For André Arsenault, opals could turn out to be very precious gems indeed. Arsenault, a recent PhD graduate of the University of Toronto’s department of chemistry, is the founder of Opalux – a company he started to commercialize his doctoral research into these “photonic crystals,” as chemists know them.
Although artificial opals are similar to the naturally occurring gems, Arsenault found that it is possible to stimulate the artificial kind electrically to change their colour. By integrating them into a layer of millions of tiny silica spheres, Arsenault was able to manipulate them to produce the entire light spectrum, including ultraviolet and infrared. Once you can do that, says Arsenault, it’s possible to arrange artificial opals into a display similar to the liquid-crystal screens found in millions of laptops and televisions. “It wouldn’t be too different, in terms of construction,” he says.
Unlike LCD screens, which require a bright backlight and a series of tinted filters to produce colour, artificial opals are inherently coloured. This means that the display would only require power when the image is changed. The rest of the time, it would be stable – just like ink on paper. The applications for such an invention run the spectrum from novel anti-counterfeiting technologies, to high-resolution digital paper, to billboard advertisements that could change their message in less than a second. Arsenault says such products are still years away, although Opalux is likely to have a basic version of the technology on the market in the next year or so. At the moment, photonic crystal displays don’t react quickly enough to display full motion video, limiting their use to static displays such as posters and signs. But the research continues, and these limitations will likely be solved in the future.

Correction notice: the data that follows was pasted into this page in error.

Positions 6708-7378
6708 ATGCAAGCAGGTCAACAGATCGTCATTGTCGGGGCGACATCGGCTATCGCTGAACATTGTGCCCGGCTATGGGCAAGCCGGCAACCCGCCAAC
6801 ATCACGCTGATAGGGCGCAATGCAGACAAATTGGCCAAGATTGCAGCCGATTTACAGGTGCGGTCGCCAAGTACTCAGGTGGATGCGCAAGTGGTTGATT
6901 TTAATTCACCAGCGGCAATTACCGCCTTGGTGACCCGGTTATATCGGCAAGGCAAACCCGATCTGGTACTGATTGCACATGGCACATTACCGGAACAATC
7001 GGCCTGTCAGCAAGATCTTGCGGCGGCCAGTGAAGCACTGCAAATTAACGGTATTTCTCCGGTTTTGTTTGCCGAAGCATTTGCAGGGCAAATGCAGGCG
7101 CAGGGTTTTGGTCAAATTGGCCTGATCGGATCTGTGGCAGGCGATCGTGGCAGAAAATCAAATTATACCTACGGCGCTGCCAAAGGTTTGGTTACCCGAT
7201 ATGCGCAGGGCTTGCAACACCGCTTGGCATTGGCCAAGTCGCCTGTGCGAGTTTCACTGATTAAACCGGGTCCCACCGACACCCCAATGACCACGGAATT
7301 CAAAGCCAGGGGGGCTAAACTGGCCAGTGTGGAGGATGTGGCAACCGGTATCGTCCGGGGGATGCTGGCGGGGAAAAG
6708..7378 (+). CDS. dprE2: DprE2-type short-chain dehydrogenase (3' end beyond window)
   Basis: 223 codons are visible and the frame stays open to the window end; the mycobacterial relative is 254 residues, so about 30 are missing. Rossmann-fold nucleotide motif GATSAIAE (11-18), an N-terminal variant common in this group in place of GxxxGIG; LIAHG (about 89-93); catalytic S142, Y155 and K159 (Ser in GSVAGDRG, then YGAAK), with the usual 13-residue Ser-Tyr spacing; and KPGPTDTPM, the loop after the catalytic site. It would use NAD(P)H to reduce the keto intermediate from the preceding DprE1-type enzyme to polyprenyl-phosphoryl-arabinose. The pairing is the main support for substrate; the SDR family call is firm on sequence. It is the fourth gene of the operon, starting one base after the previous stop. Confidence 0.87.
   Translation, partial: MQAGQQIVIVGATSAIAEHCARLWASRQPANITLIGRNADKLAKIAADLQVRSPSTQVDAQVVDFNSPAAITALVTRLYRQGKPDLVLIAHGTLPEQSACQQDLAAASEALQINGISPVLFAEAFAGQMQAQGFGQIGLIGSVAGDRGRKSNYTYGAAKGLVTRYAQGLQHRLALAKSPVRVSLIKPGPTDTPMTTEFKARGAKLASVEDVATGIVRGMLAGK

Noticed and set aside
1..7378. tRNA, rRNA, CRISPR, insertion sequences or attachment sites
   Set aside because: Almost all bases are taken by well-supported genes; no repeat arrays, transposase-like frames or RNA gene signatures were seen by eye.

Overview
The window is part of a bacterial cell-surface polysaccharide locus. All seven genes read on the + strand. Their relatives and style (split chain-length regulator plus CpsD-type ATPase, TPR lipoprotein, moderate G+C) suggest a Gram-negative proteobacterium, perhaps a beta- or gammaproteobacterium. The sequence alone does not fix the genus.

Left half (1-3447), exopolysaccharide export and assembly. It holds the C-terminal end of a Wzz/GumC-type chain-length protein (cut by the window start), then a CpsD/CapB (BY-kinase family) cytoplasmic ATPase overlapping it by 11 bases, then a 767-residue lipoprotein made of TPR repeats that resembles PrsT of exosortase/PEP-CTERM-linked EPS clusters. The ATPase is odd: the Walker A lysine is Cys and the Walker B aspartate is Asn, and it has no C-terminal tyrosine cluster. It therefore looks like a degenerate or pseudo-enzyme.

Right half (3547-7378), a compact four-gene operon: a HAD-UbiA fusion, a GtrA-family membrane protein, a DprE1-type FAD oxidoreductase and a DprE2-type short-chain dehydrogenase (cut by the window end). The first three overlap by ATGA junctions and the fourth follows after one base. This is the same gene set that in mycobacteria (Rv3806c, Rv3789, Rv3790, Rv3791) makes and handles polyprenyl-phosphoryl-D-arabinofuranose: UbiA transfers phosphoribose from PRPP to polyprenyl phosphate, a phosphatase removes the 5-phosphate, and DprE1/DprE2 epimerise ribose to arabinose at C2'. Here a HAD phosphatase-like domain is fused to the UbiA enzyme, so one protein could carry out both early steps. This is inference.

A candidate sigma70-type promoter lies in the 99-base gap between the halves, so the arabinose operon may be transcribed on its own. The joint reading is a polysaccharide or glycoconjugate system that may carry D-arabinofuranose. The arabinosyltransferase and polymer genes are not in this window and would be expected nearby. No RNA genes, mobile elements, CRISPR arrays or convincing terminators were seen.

Arsenault is not the only one who believes he’s on to something big; last fall, he won first place in the Innovation Challenge Awards, a prize given out by the Natural Sciences and Engineering Council of Canada for identifying commercial applications for graduate research. Opal appears to be one rock that’s on a roll.
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